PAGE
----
"(c) The payment or refunding of any obligation of the State of Washington, or any political subdivision thereof, for which any of the revenues described in section 1 may have been legally pledged prior to the effective date of this act;
"(d) Refunds authorized by law for taxes paid on motor vehicle fuels;
"(e) The cost of collection of any revenues described in this section:
[[Orig. Op. Page 5]]
"Provided, That this section shall not be construed to include revenue from general or special taxes or excises not levied primarily for highway purposes, or apply to vehicle operator's license fees or any excise tax imposed on motor vehicles or the use thereof in lieu of a property tax thereon, or fees for certificates of ownership of motor vehicles."
That the special fund mentioned in Amendment 18 refers directly to the state motor vehicle fund is evident from the language of RCW 46.68.070 to wit:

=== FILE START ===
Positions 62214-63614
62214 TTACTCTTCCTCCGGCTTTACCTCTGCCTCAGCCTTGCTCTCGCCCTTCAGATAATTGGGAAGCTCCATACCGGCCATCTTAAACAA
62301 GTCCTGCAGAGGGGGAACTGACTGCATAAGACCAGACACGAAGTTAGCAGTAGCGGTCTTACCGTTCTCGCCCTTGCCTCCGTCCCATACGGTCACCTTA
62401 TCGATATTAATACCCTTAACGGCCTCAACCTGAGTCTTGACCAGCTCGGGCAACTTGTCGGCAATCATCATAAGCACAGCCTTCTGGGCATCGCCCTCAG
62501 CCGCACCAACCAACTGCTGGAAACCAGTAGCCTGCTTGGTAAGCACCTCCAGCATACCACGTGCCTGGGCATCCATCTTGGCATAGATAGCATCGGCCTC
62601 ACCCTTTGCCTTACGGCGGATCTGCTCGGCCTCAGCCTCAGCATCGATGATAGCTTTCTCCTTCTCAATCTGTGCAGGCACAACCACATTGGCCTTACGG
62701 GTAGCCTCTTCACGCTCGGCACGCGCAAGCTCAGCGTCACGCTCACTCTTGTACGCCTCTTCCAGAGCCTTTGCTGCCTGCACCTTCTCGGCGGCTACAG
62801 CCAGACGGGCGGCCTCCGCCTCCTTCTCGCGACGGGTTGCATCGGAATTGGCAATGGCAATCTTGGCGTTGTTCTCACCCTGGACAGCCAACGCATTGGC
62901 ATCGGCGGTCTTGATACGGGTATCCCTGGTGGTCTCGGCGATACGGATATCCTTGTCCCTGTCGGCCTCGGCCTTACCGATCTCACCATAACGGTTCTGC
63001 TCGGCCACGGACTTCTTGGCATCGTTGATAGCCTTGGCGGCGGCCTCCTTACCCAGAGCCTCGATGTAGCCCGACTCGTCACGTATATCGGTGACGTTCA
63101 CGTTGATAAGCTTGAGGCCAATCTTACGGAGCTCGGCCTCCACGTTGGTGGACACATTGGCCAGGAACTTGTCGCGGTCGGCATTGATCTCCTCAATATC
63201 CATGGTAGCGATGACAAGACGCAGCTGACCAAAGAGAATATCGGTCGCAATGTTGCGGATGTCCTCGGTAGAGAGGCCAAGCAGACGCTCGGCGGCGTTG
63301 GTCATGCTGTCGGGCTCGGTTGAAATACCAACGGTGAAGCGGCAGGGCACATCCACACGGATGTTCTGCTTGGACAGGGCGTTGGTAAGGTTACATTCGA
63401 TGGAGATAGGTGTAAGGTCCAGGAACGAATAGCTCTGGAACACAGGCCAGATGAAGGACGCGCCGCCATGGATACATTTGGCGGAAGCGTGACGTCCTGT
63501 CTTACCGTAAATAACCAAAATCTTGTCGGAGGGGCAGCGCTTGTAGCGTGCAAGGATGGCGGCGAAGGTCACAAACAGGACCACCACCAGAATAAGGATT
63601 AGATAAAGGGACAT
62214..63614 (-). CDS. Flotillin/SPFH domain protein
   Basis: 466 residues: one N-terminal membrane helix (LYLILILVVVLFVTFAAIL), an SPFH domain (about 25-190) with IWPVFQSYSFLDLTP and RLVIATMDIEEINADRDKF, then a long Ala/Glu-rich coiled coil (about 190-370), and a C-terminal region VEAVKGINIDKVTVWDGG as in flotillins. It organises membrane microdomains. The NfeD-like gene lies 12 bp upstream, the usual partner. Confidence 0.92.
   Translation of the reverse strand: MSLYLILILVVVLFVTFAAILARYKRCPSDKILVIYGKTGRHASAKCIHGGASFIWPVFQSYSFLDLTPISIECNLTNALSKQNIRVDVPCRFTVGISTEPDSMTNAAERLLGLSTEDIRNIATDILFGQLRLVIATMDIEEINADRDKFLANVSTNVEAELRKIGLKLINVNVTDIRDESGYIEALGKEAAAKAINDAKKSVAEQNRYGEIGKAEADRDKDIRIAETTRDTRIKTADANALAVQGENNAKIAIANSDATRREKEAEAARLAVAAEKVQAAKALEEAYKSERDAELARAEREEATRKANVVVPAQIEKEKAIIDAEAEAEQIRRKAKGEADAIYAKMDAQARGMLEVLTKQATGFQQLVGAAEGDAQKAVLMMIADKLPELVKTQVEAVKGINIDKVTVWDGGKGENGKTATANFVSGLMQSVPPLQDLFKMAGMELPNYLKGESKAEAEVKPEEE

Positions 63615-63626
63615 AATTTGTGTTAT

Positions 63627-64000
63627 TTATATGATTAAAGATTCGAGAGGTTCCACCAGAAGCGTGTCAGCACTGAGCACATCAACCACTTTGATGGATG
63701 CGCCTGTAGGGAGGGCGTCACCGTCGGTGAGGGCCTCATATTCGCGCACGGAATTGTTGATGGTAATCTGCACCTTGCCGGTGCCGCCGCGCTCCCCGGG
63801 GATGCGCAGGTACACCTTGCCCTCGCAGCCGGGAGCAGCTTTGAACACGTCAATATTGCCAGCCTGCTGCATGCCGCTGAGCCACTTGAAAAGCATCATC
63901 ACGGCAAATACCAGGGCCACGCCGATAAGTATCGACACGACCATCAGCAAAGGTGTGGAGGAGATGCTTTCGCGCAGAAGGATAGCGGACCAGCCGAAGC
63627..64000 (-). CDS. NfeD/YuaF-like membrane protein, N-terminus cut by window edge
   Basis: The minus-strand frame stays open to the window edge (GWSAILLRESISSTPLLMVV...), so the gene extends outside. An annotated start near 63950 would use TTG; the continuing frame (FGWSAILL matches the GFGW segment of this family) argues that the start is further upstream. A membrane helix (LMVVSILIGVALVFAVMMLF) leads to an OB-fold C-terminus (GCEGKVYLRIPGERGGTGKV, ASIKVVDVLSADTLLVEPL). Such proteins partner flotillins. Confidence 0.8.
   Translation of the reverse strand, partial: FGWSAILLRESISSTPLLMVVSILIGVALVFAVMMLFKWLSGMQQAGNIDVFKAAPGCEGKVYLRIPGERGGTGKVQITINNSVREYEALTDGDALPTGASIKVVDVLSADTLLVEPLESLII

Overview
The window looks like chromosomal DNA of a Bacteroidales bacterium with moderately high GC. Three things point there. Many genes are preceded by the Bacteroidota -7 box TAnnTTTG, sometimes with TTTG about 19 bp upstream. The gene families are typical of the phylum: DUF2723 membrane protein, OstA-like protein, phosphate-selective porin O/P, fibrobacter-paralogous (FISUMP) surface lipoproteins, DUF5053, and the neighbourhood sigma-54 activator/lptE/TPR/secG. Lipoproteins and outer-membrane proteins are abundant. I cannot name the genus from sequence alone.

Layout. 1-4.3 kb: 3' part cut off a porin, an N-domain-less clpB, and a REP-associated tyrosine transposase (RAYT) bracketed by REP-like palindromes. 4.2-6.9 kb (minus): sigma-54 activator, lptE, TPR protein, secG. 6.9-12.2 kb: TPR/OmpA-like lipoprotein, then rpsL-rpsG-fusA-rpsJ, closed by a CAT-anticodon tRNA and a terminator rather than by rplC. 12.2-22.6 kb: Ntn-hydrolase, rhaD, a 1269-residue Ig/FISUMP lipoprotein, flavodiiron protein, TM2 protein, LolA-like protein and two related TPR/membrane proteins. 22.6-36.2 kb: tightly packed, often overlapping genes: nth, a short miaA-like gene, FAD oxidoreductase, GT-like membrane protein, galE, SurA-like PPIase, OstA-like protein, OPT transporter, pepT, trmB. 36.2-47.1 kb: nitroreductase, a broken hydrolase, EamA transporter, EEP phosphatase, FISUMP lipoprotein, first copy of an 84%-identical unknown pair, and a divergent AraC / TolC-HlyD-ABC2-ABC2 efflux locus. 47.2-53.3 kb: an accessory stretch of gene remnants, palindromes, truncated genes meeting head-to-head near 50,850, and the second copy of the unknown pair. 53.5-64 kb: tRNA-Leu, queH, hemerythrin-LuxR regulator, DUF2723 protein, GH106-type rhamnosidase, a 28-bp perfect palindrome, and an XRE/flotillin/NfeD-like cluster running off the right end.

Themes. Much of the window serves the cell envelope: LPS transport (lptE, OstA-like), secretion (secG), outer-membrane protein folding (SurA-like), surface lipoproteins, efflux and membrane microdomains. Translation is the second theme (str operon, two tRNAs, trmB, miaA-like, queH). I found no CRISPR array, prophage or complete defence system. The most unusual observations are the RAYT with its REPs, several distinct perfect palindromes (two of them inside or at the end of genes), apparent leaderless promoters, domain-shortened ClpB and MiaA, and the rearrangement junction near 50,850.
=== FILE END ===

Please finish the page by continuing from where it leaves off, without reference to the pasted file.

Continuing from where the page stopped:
"There is created in the state treasury a permanent fund to be known as the motor vehicle fund to the credit of which shall be deposited all moneys directed by law to be deposited therein. This fund shall be for the use of the state, and through state agencies, for the use of counties, cities, and towns for proper road, street, and highway purposes."
The phrase in Amendment 18 which holds the key to a determination of the second question is "highway purposes" mentioned twice in the opening paragraph.
Since the passage of Amendment 18 to the Washington Constitution in November, 1944, there has been only one judicial construction of this amendment by our court. InState ex rel. Bugge vs. Martin 38 Wn. (2d) 834, at 839, 840, the supreme court stated that: